My last ‘catch-up’ entry for Jenny Matlock’s Alphabe=Thursday.
This is the next in my series of trying to sort out how we make those people in our stories ‘real’. What is your opinion on “inside jokes”? I know that in real life if you are friends with a group of people long enough, things will happen that will become the future ‘inside jokes’.
My family, for example, only has to mention Friar Tuck or Valentine’s Day hearts to have my mother turn red and everyone start laughing (forgive me mom). No one else would understand but it is hysterical to us. My husband’s family has ‘cheever on the roof’. Again, makes no sense to those on the outside.
Does that work in books? If there is a group of friends that are really close, do they have inside jokes? Does it translate well in the reading or do you have to over-explain, thereby killing the inside joke?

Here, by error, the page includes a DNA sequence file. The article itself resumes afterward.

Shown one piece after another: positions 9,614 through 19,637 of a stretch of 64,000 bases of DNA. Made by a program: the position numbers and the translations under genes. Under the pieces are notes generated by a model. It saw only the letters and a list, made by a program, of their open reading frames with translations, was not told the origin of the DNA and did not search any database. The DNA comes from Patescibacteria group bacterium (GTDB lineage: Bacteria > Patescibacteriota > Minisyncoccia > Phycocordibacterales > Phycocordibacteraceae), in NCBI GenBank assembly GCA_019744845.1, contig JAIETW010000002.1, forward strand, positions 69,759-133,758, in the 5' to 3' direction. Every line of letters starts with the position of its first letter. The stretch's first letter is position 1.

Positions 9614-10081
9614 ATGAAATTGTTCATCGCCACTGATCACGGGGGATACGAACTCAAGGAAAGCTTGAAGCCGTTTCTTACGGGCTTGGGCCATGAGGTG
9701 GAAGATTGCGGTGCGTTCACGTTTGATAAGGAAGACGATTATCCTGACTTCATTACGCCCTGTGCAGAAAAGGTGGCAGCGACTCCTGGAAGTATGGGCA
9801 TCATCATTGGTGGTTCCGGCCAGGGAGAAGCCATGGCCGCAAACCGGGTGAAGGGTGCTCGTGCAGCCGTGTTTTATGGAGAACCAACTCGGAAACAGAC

Do you know of any books that have these kinds of interactions? Does it work for you?
I think one issue would be that comedy is difficult. Everyone has a different sense of humor and what is funny to one may not be funny to another. A favorite book of mine is “The True Meaning of Smekday” by Adam Rex. I thought it was laugh-out-loud funny. But I can appreciate that a lot of the humor was subtle or required the cultural knowledge behind it to be understood. It may not be an easily accessible humor.
Would it be the same with an inside joke?
Edit: Apparently I also missed the letter “K”. Well I am feeling a bit contrary and so I am just going to say that the letter ‘K’ doesn’t exist in the Italian language. Quindi se io scrivo in italiano, no devo usare la lettera ‘K’. Basta.